RFID tag 96 may be affixed to a surface of slide clamp 26 with an adhesive material or a heat bond as is commonly known in the art. RFID tag 96 includes legs 98 which may be inserted into corresponding holes 100 disposed on body 40 to affix RFID tag 96 to slide clamp 26 as shown in
RFID tag 96 may be a passive device or an active device. As a passive device, an RFID tag transmits a signal only upon reception of an RF interrogation signal utilizing operating power generated from the RF interrogator. As an active device, an RFID tag is configured with its own power supply and thereby capable of transmitting a signal independently. As passive RFID tags are smaller and lighter than active RFID tags, the RFID tag 96 may be for example a passive RFID device.
In this embodiment of the disclosure, the detection device is an RF detector adapted to detect RFID tag 98. The RF detector is an RF interrogator 102 as shown in
A system including RFID tag 96 and RF interrogator 102 provides several advantages. A line-of-sight arrangement between signaling component 96 and RF interrogator 102 is not necessary for detection to occur. Consequently, RF interrogator 102 is well-suited to be located remote from controller 20, or serve as a portable or a hand-held detection device. It is understood, however, that RF interrogator 102 may be a component of infusion device 14.
Moreover, as no contact between signaling component 96 and RF interrogator 102 is required for detection, conditions otherwise deleterious to proper detection of the signaling component are eliminated. For example, a wet slide clamp or fluid, dust, dirt, or any other physical impediment disposed upon the slide clamp have no impact on the proper detection of RFID tag 96 by RF interrogator 102.
The skilled artisan will further recognize that the large memory capacity of RFID tags allows for more information to be carried by RFID tag 96 and consequently conveyed to RF interrogator 102. As a result, the infusion set data stored in RFID tag 96 may contain a substantial amount of detailed and/or sophisticated information. For example, RFID tag 96 typically has the capacity to carry more administration instructions and/or operating parameters for infusion device 14 than some of the previously discussed signaling components.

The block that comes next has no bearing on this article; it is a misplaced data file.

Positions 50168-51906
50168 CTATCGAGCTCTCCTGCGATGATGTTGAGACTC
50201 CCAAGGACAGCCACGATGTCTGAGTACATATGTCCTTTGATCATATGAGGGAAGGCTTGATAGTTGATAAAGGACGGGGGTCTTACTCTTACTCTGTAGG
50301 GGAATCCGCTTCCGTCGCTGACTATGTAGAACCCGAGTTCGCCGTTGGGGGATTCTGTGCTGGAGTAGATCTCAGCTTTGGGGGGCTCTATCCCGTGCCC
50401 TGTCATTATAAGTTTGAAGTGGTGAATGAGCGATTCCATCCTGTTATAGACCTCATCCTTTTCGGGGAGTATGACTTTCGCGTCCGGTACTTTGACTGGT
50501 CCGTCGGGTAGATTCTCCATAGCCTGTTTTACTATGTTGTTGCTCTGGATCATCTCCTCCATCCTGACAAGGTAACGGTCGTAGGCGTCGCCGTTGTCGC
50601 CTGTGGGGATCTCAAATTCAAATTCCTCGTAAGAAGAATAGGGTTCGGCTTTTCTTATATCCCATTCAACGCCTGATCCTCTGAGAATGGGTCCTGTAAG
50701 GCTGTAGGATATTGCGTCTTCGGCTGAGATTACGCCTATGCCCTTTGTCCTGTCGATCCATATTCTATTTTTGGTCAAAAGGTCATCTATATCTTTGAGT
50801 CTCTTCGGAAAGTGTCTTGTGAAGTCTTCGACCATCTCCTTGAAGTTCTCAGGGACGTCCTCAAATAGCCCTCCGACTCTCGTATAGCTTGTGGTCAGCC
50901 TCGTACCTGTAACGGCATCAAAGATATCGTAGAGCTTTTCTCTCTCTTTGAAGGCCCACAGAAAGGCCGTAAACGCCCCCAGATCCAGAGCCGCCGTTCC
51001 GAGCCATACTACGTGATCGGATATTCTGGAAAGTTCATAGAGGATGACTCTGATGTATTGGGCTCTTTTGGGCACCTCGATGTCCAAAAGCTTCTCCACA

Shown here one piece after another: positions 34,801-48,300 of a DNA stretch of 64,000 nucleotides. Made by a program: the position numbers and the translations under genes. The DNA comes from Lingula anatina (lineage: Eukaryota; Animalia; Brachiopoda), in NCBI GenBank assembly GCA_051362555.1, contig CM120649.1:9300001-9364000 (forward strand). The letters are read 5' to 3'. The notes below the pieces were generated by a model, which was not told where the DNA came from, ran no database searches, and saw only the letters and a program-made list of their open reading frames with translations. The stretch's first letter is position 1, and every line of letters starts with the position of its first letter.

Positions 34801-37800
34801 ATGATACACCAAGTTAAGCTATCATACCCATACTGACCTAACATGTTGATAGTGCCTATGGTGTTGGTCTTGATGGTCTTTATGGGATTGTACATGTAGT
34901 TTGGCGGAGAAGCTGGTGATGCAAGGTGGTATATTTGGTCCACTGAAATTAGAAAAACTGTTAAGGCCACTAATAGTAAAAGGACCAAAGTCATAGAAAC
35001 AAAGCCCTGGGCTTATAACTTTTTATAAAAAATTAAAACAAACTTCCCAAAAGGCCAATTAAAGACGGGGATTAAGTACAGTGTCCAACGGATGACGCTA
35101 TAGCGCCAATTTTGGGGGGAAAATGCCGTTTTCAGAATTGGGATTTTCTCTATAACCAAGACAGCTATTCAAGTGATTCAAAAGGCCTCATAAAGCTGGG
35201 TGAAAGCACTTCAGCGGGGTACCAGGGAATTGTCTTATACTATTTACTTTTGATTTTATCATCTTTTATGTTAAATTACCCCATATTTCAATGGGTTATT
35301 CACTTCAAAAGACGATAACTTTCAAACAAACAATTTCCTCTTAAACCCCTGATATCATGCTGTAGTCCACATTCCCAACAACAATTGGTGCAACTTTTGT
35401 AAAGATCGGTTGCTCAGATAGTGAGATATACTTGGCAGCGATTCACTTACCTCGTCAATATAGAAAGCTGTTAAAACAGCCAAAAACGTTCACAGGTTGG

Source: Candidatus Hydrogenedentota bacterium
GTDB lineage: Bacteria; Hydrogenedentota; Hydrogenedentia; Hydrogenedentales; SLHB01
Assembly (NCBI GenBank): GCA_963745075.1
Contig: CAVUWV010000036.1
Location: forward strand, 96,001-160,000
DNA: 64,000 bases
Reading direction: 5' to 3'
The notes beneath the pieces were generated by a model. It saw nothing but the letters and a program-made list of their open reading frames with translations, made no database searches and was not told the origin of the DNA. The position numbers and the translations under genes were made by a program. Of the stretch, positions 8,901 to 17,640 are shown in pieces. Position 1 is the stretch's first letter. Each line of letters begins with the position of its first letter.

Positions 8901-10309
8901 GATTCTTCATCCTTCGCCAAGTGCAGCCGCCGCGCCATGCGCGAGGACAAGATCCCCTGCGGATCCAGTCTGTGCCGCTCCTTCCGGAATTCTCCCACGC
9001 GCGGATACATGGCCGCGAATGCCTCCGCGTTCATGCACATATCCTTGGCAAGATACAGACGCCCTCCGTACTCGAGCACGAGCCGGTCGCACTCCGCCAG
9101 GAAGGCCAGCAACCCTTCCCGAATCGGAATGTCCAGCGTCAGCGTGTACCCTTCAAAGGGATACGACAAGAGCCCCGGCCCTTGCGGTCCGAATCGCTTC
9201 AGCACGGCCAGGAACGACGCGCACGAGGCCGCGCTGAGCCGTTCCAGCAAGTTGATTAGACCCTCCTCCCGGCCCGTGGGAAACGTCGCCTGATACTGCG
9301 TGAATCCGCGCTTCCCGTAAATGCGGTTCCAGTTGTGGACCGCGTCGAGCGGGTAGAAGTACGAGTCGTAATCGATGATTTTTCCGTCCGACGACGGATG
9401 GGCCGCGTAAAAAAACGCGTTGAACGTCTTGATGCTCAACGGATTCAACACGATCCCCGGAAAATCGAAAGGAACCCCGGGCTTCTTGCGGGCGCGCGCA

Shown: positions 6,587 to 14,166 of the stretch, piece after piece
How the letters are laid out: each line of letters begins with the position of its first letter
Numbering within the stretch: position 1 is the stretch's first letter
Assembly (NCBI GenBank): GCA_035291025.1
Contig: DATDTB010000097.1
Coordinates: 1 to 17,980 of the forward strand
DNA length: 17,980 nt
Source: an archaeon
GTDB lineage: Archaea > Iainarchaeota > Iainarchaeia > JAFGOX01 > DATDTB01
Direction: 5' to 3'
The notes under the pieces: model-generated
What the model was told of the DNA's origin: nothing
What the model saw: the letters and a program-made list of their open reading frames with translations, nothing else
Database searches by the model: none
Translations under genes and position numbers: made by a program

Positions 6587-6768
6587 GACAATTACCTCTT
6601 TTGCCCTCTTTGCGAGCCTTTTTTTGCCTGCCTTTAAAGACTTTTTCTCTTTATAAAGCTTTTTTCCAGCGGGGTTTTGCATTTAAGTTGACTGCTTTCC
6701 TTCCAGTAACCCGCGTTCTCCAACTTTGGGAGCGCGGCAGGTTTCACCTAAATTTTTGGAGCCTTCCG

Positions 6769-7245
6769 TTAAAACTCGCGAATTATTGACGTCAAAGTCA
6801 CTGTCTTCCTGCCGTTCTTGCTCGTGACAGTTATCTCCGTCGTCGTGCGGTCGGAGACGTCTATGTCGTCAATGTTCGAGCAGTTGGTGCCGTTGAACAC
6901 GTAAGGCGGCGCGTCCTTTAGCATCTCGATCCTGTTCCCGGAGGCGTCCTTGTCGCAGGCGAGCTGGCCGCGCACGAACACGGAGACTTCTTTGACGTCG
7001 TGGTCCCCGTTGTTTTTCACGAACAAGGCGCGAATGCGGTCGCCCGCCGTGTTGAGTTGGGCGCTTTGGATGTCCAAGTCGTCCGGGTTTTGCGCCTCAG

The present disclosure contemplates that detection device 16 may be a component of infusion device 14 as shown in phantom in
In another embodiment of the present disclosure, infusion system 110 includes an infusion set 112, an infusion device 114 and a signaling component 116 as shown in
Signaling component 116 may be disposed on at least one component of infusion set 112. Signaling component 116 includes information indicative of infusion set 112 as previously described. Infusion device 114 is adapted to detect signaling component 116 and determine the administration protocol indicated by signaling component 116. Infusion device 114 may then be selectively operated or otherwise configured according to a desired administration protocol. Infusion device 114 is automatically configured to operate according to the administration protocol. It is understood that infusion device 114 may include a control panel or similar user interface that displays the identified infusion set and enables an operator to manually select or adjust the operating parameters according to an appropriate administration protocol for the particular infusion set, the patient, instructions from a medical professional, and so forth.